Two-time tourist Sandy Carmichael, recognised as one of the bravest and fairest players to have pulled on a British & Irish Lions jersey, has died at the age of 77.
The prop was part of the squads who toured New Zealand in 1971 and South Africa three years later, maintaining an amazing record of never being on the losing side for the Lions in the process.
He scored his sole Lions try against Wellington on a 1971 Tour which was brought to a premature end for the Scot in a stormy clash against Canterbury.
Carmichael suffered five fractures to the cheekbone in the fierce contest but showed his bravery by playing until the final whistle, after which he was forced to return home.
Undeterred, he was back to face the Springboks three years later, playing ten times to take his Lions tally to 16 appearances in all.
Tributes have been pouring in and Carmichael’s Scotland and Lions teammate Ian McLauchlan, Lion #492, said: “Sandy was a gentle giant and a really, really good rugby player.
“He was obviously one of the all-time greats as far as Scotland is concerned but vastly popular throughout the rugby world.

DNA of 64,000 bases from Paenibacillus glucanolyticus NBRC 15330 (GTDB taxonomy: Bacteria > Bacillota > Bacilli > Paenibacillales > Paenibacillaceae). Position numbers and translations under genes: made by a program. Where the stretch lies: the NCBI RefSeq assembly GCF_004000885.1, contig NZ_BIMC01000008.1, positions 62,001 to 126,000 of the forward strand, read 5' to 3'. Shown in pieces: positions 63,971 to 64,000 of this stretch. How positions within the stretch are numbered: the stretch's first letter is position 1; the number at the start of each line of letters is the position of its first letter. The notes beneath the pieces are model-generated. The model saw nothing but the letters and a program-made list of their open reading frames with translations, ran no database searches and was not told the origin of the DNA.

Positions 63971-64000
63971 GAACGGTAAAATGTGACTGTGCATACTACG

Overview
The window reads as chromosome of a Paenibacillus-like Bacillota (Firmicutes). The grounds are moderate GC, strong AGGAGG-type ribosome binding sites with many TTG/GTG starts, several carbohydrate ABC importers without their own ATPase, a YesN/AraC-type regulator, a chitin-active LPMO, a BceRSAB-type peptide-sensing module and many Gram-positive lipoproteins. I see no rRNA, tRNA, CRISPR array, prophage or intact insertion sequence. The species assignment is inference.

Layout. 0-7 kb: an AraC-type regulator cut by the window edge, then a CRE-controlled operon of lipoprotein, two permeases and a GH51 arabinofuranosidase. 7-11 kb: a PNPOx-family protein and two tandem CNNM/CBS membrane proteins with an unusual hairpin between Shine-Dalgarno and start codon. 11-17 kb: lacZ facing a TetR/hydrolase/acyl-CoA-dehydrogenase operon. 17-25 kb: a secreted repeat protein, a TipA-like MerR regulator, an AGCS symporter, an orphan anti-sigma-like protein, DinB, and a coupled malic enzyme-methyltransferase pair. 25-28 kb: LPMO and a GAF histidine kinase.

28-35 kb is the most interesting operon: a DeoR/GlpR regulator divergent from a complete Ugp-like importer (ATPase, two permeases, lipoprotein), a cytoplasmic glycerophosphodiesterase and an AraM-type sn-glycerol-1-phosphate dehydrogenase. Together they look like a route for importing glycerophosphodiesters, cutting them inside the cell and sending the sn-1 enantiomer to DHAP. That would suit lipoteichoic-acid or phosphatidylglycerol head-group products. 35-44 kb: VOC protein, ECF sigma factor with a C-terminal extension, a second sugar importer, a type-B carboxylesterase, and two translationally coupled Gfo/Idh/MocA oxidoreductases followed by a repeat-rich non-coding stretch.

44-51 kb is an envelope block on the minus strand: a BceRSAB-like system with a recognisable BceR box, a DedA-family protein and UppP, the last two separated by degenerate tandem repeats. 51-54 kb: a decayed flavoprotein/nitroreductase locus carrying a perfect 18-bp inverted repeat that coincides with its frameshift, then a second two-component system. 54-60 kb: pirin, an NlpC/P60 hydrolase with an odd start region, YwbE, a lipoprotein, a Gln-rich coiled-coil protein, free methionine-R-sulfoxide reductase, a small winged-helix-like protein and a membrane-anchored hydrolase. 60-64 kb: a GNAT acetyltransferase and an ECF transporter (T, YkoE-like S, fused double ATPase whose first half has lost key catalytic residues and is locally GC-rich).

“He was an amazing tourist. Nothing put him up nor down. He would never get up in the morning and be grumpy. You always found him the same – just Sandy.
“He was hugely motivated to work in any situation and with any team he played for. It’s a great loss.”
David Sole, Lion #619, revered Carmichael. He tweeted: “Sandy Carmichael’s 50 [Scotland] caps would be well over 100 in the modern game. An icon of the sport and one of my heroes when I was growing up.”
Meanwhile, three-time tourist John Beattie, Lion #551, said: “Terrible news that Scotland and Lions legend Sandy Carmichael has died.
“I will never forget playing with and against him and idolising him and his team mates. I once got the bus to Jordanhill to watch them train. I hid on the bushes. He really was superb”
A notoriously quick front-rower, in part due to playing at No.8 as a youngster, Carmichael made his Scotland debut against Ireland in 1967 and went on to win 50 caps for his country, a record for a Scottish forward at the time.
Those appearances included a heroic display in a rare win in Paris in 1969 and a key role in a 16-15 Five Nations win at Twickenham in 1969, Scotland’s first win at the home of English rugby for 31 years.
Domestically, Carmichael was part of the famed West of Scotland side who would battle for domestic supremacy with Hawick throughout the 1970s.
Carmichael was awarded an MBE in the Queen’s Silver Jubilee and Birthday Honours in 1977 and will be remembered as a key cornerstone of the pack during successful eras for both Scotland and the British & Irish Lions.